Two young musicians are attempting to shake up the traditional competition model with a new accessible contest that takes place entirely online.
The World Competition, launched by Australian pianist Chris Alomes and cellist William Hewer, allows musicians from around the world to compete for an annual prize pool of AUD120,000 (€85,000).
TWC runs over 12 contests per year: four each in classical, jazz and contemporary disciplines. Each contest runs for three calendar months, with individual prize money of AUD10,000 up for grabs.
Speaking to ArtsHub, Alomes said of the traditional competition model: ‘You make your 45 minute DVD, pay your €200 and fire it off. You don’t hear anything for three months and then if you do get accepted you have to find the money to travel for a competition you may or may not get anything out of.’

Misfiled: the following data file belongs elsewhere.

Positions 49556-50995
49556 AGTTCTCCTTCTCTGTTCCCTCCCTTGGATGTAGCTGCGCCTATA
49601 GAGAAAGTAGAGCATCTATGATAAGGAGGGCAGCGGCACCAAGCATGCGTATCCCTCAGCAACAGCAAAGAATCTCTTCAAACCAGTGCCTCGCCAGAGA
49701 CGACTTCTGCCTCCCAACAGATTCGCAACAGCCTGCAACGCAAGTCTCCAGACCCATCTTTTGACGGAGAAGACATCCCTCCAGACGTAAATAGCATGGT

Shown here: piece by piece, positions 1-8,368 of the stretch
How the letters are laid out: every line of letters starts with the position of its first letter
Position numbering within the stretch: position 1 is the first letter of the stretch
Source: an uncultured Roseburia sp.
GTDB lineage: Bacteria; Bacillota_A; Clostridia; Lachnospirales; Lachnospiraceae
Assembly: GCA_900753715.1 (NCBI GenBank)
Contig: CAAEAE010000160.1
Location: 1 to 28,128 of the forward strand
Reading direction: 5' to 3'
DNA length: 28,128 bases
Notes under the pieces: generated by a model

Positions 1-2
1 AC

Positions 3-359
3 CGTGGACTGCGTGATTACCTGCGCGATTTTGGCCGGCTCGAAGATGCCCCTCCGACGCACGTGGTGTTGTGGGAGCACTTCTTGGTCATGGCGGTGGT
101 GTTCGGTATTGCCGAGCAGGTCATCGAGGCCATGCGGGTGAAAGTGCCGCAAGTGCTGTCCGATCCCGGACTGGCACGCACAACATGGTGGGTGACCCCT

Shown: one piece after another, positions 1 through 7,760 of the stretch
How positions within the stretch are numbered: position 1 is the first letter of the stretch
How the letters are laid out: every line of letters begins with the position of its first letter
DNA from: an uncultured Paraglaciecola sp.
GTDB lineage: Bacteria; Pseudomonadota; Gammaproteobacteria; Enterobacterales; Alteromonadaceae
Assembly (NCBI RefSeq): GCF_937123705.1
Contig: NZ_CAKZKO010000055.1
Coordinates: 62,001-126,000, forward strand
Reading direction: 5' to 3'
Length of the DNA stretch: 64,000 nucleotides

He added: ‘We wanted to break down all the barriers and make it accessible.’
Musicians aged between 15 and 30 can enter TWC by creating an online profile featuring their recordings. The website includes an interactive page allowing them to share their clips. It also features a crowd-funding widget, meaning players can raise cash for costs – including the AUD100 entry fee.
Judges, who include vocalist Jane Edwards, conductor Benjamin Northey and percussionist Gary Wain, will assess the performances at the end of each month.
Alomes and Hewer secured private funds for the prize money.
Alomes said: ‘It’s completely privately funded. Not being attached to a university or a funding body that requires government involvement and everything that goes with that guarantees that we can remain in control and make it the kind of competition we would want to enter. We wanted to create an arts organisation that does not rely on funding, which is important given the state of the economy.’